‘Use ‘I’ when describing actions in your interview answers. Interviewing is not the time to minimise what you have done. Of course, we understand that you've worked with a team in a collaborative environment, but interviewing is an opportunity for you to sell yourself. Be ready to describe the specific steps you took and how you contributed. Let us know what you actually did.’
Many employers want to understand precisely how well you work collaboratively, so you should also be ready to talk about your teamwork. But Amazon’s instructions are a good reminder to lead with your own accomplishments, and how you, in particular, added value on the job.
framing your story
A professional pitch is about storytelling, and like any good story, it needs a clear beginning, middle and end. Along the way, it might even include a challenge that was overcome, which led to triumph. Whether it’s in an interview or a more casual networking conversation, your pitch is the chance to frame the details of your story, emphasising what puts you in the most advantageous spotlight. And this takes advanced preparation.
To craft your pitch, use the earlier achievement debrief as a guide, and make a list of your professional highlights. For interviews, make sure the highlights relate to the job description. Think about the thread that connects your accomplishments. What strengths have you called upon to achieve positive outcomes? A client of mine who is a business analyst starts her pitch describing a lifelong fascination with numbers, and her expertise with translating data into understandable information that helps companies succeed. Another client who has been a director of marketing describes how she ‘loves to connect fans and brands.’ Pitches need to be succinct (not more than a minute), but energetic, demonstrating what you do and what makes you good at what you do, with at least one concrete example that proves the point. And whenever possible, emphasise past successes with quantitative proof, to tangibly illustrate your results.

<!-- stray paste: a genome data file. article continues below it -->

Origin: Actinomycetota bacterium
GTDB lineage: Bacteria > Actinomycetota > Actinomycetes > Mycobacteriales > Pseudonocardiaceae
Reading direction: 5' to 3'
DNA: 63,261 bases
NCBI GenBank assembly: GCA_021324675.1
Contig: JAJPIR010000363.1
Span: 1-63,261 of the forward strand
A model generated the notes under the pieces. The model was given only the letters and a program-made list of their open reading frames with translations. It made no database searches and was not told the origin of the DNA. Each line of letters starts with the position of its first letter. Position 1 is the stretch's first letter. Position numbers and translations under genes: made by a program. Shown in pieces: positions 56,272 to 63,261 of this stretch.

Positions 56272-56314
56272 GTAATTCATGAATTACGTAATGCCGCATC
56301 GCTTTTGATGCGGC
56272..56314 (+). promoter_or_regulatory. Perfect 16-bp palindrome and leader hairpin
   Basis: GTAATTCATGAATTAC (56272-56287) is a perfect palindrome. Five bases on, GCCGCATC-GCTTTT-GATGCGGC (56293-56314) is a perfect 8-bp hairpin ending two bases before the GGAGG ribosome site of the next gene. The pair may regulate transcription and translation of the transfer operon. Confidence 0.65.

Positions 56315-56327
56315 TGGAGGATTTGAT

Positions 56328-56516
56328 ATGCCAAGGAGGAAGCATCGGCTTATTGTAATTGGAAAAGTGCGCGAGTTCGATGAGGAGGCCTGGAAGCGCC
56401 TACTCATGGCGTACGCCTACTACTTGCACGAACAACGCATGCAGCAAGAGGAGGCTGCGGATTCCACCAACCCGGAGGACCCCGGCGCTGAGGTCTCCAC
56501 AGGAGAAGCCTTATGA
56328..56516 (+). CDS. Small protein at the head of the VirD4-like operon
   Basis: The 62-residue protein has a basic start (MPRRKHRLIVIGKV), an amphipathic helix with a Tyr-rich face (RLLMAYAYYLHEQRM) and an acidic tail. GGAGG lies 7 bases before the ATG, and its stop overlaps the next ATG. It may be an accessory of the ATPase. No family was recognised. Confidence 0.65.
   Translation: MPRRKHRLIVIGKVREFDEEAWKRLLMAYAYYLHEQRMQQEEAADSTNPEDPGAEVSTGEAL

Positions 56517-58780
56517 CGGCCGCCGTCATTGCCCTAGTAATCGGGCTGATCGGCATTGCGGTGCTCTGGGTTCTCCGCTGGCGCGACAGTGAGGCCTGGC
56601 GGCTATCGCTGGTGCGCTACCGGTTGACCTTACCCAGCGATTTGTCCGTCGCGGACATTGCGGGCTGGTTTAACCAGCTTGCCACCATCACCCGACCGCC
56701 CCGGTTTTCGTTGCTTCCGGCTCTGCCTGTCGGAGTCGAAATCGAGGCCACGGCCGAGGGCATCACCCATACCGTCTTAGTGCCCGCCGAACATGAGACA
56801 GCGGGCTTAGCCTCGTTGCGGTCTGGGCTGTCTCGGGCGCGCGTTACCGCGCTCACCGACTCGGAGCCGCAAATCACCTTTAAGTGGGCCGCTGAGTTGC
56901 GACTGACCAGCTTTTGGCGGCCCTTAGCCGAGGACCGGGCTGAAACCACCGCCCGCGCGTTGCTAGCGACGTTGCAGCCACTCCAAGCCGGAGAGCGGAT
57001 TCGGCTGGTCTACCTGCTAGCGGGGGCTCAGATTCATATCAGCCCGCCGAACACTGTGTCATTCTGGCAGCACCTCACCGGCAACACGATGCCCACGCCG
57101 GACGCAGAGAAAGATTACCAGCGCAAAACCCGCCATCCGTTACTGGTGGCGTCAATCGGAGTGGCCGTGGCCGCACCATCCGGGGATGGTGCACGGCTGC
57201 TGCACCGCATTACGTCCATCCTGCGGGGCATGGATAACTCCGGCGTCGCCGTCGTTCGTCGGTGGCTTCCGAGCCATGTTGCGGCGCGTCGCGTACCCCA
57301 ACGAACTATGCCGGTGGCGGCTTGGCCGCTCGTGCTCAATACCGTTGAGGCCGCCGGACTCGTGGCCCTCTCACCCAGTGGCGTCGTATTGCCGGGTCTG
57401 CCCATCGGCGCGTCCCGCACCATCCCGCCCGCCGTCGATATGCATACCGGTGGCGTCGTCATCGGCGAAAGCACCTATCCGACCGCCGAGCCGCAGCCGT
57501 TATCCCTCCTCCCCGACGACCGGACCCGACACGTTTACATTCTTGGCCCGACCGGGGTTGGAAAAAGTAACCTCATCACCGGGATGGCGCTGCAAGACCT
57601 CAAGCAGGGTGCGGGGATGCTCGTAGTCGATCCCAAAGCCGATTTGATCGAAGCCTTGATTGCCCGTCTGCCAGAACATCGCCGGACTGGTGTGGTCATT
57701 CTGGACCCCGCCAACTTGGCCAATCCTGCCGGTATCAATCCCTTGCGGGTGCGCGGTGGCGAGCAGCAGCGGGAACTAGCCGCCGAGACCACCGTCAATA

view yourself as a brand
I’ve worked with many clients at the upper echelons of sales and marketing. They are gifted at helping companies communicate the uniqueness of their brands and how to distinguish these brands from the competition. But when it comes to describing their own unique professional value proposition, they often falter. And that initially surprised me. But what I’ve come to understand is that self-promotion is different. Without a separation, they can’t pitch themselves. There have been studies that show that women are less inclined to self-promote than men when it comes to work, despite having equal qualifications. Yet at the same time, these women were able to positively evaluate others. (In my own anecdotal experience coaching clients during their job search, men and women are equally uncomfortable making professional pitches.) But for the purpose of building your pitch, there’s value in trying to think about yourself from a distance, to allow for less personal judgment to color your achievements.
benefits of owning your accomplishments beyond the job search
A job search is a juggling act, requiring a demonstration of supreme confidence while being vetted by strangers and facing unknown outcomes. It’s a heavy lift. The one way to stabilise amidst the job search rollercoaster is to acknowledge, embrace and integrate your value. And this is something that no one can take away. When I ask my coaching clients to do their achievement inventories and take stock of their professional strengths, they often initially bristle at the assignment. But I know it will be a lasting gift.